A victory for free speech and common sense

Washington Post: Judge Voids Law Against Drug Ads on Metro

In a major victory for rational public policy, and in what seems to me like one more baby step toward an environment where we can have a non-hysterical discussion about this nation’s drug policy, the draconian federal law that cut off funds to public transit agencies who run ads calling for legalization or medical use of an illegal drug (that is, transit systems who allow the purchase of paid advertising space with this point of view) was declared unconstitutional Wednesday by a federal judge.

Judge Paul Friedman said the amendment attached to a $3.1 billion transportation measure, signed in January by President Bush, violated freedom of speech by banning messages based on their viewpoint, saying, in part:

“The government has articulated no legitimate state interest in the suppression of this particular speech other than the fact that it disapproves of the message, an illegitimate and constitutionally impermissible reason,”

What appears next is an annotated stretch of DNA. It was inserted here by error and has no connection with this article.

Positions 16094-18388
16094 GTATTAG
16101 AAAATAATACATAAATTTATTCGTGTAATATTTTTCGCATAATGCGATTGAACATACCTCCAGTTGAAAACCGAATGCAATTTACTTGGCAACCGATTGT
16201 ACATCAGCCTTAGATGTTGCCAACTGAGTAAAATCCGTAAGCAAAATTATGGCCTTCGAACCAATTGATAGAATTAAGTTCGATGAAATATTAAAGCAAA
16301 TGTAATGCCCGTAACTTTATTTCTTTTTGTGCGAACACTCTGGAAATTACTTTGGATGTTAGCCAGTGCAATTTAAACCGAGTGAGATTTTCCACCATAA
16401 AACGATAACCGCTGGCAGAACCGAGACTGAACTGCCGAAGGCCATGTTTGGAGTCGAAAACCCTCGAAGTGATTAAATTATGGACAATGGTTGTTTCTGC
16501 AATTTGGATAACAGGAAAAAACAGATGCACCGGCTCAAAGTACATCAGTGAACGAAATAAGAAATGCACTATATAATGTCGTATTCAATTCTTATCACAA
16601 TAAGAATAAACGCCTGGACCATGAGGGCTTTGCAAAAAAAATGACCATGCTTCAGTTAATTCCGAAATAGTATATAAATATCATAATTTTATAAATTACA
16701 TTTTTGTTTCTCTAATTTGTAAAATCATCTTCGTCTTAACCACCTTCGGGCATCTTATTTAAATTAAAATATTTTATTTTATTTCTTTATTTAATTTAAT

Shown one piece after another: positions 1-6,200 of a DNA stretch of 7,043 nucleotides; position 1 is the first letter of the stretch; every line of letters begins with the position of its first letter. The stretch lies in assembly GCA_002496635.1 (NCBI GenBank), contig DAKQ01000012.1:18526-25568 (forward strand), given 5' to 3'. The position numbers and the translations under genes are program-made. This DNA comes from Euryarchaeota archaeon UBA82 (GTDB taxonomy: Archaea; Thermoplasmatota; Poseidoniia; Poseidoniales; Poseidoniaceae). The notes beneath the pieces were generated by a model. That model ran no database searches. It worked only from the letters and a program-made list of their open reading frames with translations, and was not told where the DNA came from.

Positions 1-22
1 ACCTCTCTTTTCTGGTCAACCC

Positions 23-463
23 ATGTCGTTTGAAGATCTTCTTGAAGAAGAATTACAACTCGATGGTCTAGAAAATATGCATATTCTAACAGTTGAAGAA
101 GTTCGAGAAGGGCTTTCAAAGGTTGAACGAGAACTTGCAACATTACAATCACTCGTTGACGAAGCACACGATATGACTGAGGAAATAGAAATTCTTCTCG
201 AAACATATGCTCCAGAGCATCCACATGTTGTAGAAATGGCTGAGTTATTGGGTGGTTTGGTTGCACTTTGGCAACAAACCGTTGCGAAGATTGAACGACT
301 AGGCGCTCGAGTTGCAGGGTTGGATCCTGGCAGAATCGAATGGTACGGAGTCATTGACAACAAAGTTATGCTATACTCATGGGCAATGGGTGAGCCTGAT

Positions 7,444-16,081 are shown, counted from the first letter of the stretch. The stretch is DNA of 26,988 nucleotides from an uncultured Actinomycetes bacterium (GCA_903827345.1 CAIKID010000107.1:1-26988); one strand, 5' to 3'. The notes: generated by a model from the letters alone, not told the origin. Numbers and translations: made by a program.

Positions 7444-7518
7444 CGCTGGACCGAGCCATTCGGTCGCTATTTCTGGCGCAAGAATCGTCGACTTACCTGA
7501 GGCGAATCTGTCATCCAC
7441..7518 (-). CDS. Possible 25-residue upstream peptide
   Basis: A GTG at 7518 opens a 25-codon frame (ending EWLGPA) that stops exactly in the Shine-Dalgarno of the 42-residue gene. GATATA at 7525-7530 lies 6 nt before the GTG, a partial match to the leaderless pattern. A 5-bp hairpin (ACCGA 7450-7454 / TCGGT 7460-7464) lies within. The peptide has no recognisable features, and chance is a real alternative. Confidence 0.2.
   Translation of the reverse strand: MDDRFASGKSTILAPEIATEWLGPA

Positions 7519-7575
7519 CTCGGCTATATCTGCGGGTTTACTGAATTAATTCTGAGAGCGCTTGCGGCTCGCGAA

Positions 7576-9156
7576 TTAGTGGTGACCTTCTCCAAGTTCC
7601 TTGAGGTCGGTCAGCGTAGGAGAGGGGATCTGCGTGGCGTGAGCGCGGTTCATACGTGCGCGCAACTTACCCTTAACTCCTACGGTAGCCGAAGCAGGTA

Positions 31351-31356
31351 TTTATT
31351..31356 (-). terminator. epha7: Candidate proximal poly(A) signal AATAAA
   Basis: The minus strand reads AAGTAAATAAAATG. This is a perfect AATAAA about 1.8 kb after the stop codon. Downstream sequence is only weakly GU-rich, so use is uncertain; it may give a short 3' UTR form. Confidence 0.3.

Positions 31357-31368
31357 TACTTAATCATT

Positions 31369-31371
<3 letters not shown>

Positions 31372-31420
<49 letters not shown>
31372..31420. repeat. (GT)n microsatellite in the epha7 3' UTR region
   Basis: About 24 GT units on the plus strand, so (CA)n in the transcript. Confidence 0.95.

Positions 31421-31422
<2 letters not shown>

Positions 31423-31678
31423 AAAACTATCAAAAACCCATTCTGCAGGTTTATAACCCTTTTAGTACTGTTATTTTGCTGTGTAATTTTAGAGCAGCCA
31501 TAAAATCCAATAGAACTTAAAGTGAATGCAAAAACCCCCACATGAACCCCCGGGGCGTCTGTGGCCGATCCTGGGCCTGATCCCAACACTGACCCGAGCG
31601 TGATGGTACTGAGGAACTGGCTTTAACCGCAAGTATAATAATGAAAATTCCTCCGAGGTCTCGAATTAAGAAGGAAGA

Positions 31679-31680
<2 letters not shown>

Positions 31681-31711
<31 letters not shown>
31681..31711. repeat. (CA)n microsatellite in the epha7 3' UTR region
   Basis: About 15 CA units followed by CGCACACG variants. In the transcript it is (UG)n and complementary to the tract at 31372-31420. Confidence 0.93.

This was a suit brought by the Drug Policy Alliance, the ACLU, Change The Climate, and the Marijuana Policy Project. This is a solid victory for those groups and I congratulate them on their work.

Many of you who do not give a shit about drug policy think that those of us who do are just concerned about the legal status of certain chemicals, but it goes much deeper than that. It hits at the core of our fundamental right to engage in open discussion and debate without being squelched by the government, and to be free to make our own personal health decisions. Further, this could apply to any point of view – from abortion to civil rights to the war on terror.

Congress and the Bush Administration attempted to codify into law what is clear discrimination against a particular political point of view. The fact that this seemes acceptable – basically outlawing the right to express a point of view in a public forum – should be terrifying to every American who cherishes their sacred right to say what they think.

A good day.

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